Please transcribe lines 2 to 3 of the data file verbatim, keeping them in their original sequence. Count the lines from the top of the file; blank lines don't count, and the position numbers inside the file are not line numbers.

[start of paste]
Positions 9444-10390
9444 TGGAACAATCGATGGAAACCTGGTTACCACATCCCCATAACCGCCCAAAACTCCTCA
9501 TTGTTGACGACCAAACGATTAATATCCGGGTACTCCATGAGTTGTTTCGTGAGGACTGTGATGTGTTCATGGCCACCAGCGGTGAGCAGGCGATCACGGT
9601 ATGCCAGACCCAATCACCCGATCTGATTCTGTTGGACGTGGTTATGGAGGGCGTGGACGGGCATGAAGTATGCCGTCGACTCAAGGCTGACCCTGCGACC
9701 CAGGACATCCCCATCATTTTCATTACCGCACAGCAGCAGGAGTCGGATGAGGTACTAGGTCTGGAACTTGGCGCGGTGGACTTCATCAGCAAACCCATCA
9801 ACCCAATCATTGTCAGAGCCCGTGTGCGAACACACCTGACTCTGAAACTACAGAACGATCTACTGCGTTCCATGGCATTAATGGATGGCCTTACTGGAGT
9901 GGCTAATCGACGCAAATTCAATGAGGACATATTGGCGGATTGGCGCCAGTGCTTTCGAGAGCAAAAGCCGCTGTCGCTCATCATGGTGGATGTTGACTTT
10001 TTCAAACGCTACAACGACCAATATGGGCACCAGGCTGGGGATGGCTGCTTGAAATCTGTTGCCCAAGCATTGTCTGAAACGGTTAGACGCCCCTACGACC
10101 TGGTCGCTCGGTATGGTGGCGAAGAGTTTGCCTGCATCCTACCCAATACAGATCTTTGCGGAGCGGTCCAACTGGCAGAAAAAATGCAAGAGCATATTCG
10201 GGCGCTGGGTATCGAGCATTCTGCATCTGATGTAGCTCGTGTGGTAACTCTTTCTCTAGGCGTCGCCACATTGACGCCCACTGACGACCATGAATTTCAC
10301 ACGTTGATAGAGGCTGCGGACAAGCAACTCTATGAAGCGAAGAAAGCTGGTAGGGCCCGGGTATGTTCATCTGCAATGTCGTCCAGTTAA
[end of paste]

9444 TGGAACAATCGATGGAAACCTGGTTACCACATCCCCATAACCGCCCAAAACTCCTCA
9501 TTGTTGACGACCAAACGATTAATATCCGGGTACTCCATGAGTTGTTTCGTGAGGACTGTGATGTGTTCATGGCCACCAGCGGTGAGCAGGCGATCACGGT